Newton came up with a fairly simple way to estimate how far a projectile can travel through a medium.
Newtons approximation for impact depth
The formula is Depth=Projectile length*projectile density/medium density
So we need some information about our asteroid. Lets assume a nickle-iron asteroid with a density of 7g/cm^3, and a diameter of 10 km.
The density of the sun averages to 1.4g/cm^3, so if the sun had uniformed density the asteroid would stop after traveling 50 km. Clearly not far enough.
But, the density of the sun depends strongly on how deep into the sun you are. At the core the density is 150g/cm^3 - our asteroid would penetrate 466 meters.
Fortunately the outer layers of the sun has much smaller densities.
So the question becomes what do you mean by "going through the sun"? - As established your asteroid will not pass through the sun core, but what about the outer layers? A natural way to view passing through the sun is passing through the photosphere, the point at which the sun becomes opaque to visible light. Here the density is 0,2g/cm^3; Our asteroid can penetrate 350 km through this density. The photosphere is about 100km thick, and we would need to traverse it twice and at an angle. - So the photosphere is on it's own almost enough to stop our asteroid. While the densities outside the photosphere drops quickly, and as such contributes less to slowing our asteroid this is probably enough that our asteroid will fail to penetrate.
Since we almost penetrates the photosphere we should be able to penetrate the chromosphere. I would definitely describe this more as a gracing the sun than going through the sun though. Alternatively we could change the asteroid; An asteroid with a diameter of 100km would penetrate easily.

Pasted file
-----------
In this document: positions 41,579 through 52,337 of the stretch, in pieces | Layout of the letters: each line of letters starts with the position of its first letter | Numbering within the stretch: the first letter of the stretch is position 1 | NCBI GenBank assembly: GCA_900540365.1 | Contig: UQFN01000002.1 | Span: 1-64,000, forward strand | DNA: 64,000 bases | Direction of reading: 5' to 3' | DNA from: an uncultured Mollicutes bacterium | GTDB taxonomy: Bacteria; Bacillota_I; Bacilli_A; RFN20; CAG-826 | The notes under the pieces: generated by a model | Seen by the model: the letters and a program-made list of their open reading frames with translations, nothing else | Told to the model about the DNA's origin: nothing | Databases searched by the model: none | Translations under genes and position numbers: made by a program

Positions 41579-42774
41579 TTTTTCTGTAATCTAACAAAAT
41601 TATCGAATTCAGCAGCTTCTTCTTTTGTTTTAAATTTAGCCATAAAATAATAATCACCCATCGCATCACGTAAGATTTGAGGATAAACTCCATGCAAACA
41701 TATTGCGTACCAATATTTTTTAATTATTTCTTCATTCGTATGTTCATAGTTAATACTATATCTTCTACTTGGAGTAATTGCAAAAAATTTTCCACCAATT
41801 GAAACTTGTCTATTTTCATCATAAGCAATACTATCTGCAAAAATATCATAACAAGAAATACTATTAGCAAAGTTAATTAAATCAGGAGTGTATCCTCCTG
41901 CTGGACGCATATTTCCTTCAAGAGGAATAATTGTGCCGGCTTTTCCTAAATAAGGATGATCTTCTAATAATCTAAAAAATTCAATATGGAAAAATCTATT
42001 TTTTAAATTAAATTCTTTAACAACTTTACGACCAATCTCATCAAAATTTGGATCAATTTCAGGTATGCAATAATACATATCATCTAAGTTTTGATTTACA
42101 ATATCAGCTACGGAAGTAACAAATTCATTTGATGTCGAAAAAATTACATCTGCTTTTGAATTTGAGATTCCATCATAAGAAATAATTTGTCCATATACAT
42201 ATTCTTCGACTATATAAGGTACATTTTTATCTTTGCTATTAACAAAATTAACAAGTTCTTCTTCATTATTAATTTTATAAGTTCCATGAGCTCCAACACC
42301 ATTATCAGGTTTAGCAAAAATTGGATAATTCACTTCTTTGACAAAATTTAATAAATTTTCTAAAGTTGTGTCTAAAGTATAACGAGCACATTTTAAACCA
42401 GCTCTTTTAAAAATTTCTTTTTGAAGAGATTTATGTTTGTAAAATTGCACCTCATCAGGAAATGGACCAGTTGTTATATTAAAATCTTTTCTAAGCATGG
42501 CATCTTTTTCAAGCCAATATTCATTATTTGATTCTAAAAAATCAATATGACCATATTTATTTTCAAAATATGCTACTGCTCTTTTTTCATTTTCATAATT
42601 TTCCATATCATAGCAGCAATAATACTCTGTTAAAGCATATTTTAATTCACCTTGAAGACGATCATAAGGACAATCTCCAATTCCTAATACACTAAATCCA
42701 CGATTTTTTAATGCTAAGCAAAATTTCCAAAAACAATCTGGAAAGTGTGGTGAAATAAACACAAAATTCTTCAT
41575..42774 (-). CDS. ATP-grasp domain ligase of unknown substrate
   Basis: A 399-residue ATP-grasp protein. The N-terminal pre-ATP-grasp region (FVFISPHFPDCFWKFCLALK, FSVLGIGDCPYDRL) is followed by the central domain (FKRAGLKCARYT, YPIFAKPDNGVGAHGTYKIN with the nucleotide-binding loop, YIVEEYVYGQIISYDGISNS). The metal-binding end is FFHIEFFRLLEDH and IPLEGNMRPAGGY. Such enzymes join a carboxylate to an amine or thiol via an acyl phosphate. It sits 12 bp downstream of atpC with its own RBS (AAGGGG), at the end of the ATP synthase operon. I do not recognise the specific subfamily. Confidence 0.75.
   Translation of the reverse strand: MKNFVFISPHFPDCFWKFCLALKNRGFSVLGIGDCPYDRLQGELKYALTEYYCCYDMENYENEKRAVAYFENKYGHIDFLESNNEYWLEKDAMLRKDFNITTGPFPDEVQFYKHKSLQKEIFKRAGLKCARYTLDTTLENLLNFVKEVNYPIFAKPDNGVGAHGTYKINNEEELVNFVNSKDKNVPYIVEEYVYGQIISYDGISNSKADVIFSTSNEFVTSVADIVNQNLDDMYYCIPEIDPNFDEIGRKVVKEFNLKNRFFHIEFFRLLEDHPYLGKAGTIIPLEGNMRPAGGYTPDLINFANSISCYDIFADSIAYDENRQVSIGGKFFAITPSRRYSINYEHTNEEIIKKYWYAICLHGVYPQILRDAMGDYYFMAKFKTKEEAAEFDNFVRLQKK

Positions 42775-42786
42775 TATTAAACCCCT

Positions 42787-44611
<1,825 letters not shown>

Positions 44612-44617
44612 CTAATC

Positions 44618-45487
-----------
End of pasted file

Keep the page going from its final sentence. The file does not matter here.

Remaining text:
Considerations that the above ignores;
- Melting and evaporation of the asteroid. While the sun is very hot, the densities we are travelling through is low enough that heating effects from contact is limited. We are also going fast enough that there is not all that much time for heating to occur.
- Xkcd style fusion effects from asteroid impacting the gasses of the sun. I do not think this will affect much; the asteroid is imparting momentum to the gas in front of it. The mechanism of this momentum transfer is not all that interesting.
- Re-shaping of the asteroid; the sun is going to act on the asteroid slowing it down. This force acts on the front of the asteroid. This could cause the asteroid to flatten, lessening the length of projectile term in the approximation above. How much of an effect this has is not a question I am qualified to answer; but I think it's more of a concern if the asteroid barely penetrates, than if it penetrates easily.
- Exit speed. The asteroid will impart momentum to the gasses it is travelling through, thus leave the sun with less speed than it arrived with. I do not know how to calculate how much speed is lost.
- Relativistic mass - traveling at relativistic speeds the asteroid has more momentum than indicated by newtonian physics. This breaks the assumption of the approximation and will mean that you can go further than you would otherwise expect.
Impact on earth.
A 10 km diameter nickle-iron asteroid has a mass of 3.665×10^9 kg. Traveling at 0.1c gives a relativistic energy of 1.659×10^24 joules. WolframAlpha tells us that this is about 3.3 times the energy that was released from the Chicxulub meteor impact. The conclusion is that this would be a mass-extinction event.
The gravitational binding energy of the earth is 2x10^32, so the impact is nowhere near powerful enough to destroy the planet.
If instead we look at 0.9c we get an energy of 4.263×10^26, 100 times more powerful - but still not close to destroying the earth.
The 100 km diameter asteroid that could actually penetrate the photosphere would produce impacts 1000 times more powerful, so at 0.9c would be within 1% of the gravitational binding energy of the earth.